Do You Recognize Professionalism or Just the Lack of Professionalism?


I just spent a week on a sailboat getting certified to sail a sloop-rigged, auxiliary powered 30′-45′ sailboat during a multi-day cruise upon inland/coastal waters. So basically, my husband and I took a vacation to go sailing in the San Juan Islands in the Pacific Northwest and got some sailing lessons along the way. I can honestly say that everything that could go wrong on our vacation did go wrong, and that it was still one of the best vacations in memory.

Our captain and sailing instructor for the cruise was Captain Margaret Pommert. Capt. Pommert (she let us call her “Margaret”) was the single most professional woman with whom I have ever worked. And I know some pretty heavy hitters, from esteemed judges to presidents of the Florida Bar to law school deans to legal rock stars and badass women lawyers.

Here’s what happened: Margaret was a little ill when we left the dock. She seemed fine but mentioned feeling tired. She was nauseated overnight but racked that up to some bad seafood. She limped through two full days of class before she waved a white flag and admitted that it was serious. We thought she had a burst appendix, but it turned out to be a very severe kidney infection. She was given IV antibiotics and returned to the boat to finish our class.

The entire time, she only expressed concern for her students and for the boat we chartered. We were her responsibility. She was the captain, and it was on her if anything happened. So, shivering with fever and wrapped in blankets, she monitored and coached while my husband motored us at night from the state park where we had been anchored to the nearest emergency clinic several miles away. She arranged for a slip at the nearby marina, arranged for another instructor to meet us at the dock, and arranged for a wheelchair and a taxi to take her to the clinic so that we did not have to do anything more than get her there. Once there, she guided us on docking the boat since we had not had that part of the class yet. She even contacted the sailing school from the hospital in case they needed to send another instructor. All while she was aware that she might be dying.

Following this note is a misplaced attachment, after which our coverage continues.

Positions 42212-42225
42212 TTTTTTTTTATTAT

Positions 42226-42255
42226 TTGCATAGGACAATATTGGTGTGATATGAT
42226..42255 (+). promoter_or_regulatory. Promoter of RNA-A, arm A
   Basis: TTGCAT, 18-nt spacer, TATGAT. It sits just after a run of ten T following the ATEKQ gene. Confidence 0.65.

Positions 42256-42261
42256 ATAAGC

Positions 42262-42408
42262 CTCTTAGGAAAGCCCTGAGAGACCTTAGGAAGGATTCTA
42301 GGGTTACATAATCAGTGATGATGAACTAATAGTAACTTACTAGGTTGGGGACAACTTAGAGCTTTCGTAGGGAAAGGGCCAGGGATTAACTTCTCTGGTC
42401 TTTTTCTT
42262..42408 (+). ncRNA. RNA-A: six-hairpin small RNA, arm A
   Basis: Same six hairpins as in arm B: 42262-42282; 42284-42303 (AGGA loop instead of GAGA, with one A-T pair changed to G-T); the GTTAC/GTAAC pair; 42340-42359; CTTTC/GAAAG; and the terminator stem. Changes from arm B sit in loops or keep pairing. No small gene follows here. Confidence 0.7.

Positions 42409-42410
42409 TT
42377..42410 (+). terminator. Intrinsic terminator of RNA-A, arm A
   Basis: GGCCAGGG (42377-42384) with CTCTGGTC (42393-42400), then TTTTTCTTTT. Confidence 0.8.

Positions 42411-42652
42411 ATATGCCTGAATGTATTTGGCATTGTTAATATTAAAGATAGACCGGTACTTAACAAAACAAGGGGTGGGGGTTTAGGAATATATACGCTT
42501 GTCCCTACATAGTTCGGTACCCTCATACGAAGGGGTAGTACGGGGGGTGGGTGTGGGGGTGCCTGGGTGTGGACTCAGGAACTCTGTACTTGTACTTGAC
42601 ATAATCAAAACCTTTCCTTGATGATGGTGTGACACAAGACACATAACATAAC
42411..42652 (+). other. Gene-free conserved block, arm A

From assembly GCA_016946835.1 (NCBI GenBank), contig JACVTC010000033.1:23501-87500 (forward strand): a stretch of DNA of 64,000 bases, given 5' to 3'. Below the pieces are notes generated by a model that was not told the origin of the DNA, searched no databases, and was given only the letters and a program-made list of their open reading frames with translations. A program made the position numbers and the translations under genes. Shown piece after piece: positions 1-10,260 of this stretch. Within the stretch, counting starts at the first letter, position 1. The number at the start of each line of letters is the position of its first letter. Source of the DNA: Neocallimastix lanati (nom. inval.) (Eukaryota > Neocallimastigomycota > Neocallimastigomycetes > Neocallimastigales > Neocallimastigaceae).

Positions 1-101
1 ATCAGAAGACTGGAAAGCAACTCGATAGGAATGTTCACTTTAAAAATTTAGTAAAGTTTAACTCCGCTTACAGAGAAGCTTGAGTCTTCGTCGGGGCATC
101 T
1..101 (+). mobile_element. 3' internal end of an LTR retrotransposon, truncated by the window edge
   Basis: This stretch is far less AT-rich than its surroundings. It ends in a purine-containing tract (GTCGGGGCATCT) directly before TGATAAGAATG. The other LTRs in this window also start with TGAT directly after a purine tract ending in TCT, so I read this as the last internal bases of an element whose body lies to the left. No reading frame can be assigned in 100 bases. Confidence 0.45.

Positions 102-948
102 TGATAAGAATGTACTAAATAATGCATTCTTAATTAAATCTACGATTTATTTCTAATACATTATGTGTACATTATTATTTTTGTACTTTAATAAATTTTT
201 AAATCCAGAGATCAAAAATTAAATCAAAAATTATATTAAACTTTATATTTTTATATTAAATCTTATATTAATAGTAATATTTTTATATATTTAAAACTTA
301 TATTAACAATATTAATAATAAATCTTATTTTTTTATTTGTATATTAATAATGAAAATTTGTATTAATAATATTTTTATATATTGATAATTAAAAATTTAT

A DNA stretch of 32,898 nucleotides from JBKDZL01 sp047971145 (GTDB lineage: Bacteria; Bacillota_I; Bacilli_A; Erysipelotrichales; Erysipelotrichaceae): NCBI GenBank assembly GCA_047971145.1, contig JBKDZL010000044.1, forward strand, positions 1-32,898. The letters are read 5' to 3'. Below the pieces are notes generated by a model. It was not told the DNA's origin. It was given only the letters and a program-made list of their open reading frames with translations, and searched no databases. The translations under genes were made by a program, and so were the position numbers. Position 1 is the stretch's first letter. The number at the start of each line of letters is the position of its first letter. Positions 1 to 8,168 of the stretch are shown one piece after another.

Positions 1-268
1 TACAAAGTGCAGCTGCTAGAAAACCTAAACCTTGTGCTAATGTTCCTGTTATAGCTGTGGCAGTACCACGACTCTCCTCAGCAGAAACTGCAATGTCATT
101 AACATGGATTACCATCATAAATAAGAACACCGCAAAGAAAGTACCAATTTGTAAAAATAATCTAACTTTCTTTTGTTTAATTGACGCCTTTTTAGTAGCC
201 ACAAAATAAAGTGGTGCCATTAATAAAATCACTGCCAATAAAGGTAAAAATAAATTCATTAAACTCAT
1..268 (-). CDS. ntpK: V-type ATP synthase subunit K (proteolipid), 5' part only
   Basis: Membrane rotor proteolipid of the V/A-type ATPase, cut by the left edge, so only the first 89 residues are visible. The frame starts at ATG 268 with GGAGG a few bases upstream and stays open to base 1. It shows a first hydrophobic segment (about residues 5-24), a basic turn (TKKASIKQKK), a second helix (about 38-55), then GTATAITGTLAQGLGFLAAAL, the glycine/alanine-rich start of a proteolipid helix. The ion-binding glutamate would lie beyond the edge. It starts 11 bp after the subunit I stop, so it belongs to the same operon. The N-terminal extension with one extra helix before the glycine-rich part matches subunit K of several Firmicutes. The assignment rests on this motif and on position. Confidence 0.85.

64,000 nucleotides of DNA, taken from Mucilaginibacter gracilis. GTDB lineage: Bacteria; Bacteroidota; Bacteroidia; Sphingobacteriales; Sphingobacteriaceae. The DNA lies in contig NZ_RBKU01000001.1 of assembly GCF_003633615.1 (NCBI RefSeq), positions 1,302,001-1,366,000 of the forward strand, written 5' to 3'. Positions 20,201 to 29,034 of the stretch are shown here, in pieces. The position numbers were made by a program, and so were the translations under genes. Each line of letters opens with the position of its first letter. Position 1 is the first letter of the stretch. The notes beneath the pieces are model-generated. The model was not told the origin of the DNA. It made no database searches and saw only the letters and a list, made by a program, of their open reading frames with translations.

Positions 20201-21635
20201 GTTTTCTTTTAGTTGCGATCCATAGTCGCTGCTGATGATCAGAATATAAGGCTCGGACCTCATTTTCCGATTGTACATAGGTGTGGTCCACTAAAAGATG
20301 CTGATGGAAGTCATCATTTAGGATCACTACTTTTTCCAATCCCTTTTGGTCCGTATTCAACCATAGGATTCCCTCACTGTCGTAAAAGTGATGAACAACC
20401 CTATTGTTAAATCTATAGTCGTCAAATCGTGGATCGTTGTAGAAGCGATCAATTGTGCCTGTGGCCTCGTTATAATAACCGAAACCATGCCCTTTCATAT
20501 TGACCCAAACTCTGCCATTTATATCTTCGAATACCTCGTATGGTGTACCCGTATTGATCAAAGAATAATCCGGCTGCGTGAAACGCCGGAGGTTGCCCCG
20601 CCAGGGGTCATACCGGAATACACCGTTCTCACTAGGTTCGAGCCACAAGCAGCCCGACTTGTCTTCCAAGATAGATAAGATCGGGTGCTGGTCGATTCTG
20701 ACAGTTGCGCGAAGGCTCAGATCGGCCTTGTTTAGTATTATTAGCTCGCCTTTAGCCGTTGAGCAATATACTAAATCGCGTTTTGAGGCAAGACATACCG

Let me say that again: She made sure WE were taken care of even though SHE might be DYING.

Now, I do not condone the working through illness thing. It’s usually not worth it and it usually does not help anyone for you to go to work sick. In fact, usually, you end up being Typhoid Mary and getting the whole office sick, dragging the rest of the firm down with you. It is, however, sometimes unavoidable. I think that being stuck on a sailboat offshore, miles from the nearest hospital, might just be one of those times.

The easy thing would have been to ask for a Coast Guard evacuation to take her to the emergency clinic and let the sailing school figure out what to do with us and how to recover the boat. Margaret decided that she could hold on until we returned from our hiking trip onshore and motor back to port, and then she made sure we knew how to do what we needed to do and that we were comfortable doing it. She assessed our abilities first and decided it was worth the risk. She set up her students to succeed. We had to function as a team, and she knew which roles to assign to us to make that work. We handled the emergency and felt like heroes, but really Margaret was the hero.

After getting treatment, Margaret came back aboard and kept teaching us. Not only was she recovering and not at her best, we also had electrical problems, other minor illnesses and injuries, and other little things that went wrong. You would never have known anything went wrong by watching Margaret. She made it feel like all was going according to plan as she shifted strategies and class schedules and made sure we got what we needed out of the class.


One definition of professionalism occurred to me when I was watching Margaret: professionalism requires that the professional put her best interests aside when it is in the best interests of her client. That is what Margaret did, over and over again. She looked for opportunities to instruct, opportunities to correct, and opportunities to foster independence in our skills. She also took as many naps as she could without jeopardizing those opportunities.


All opinions, advice, and experiences of guest bloggers/columnists are those of the author and do not necessarily reflect the opinions, practices or experiences of Solo Practice University®.

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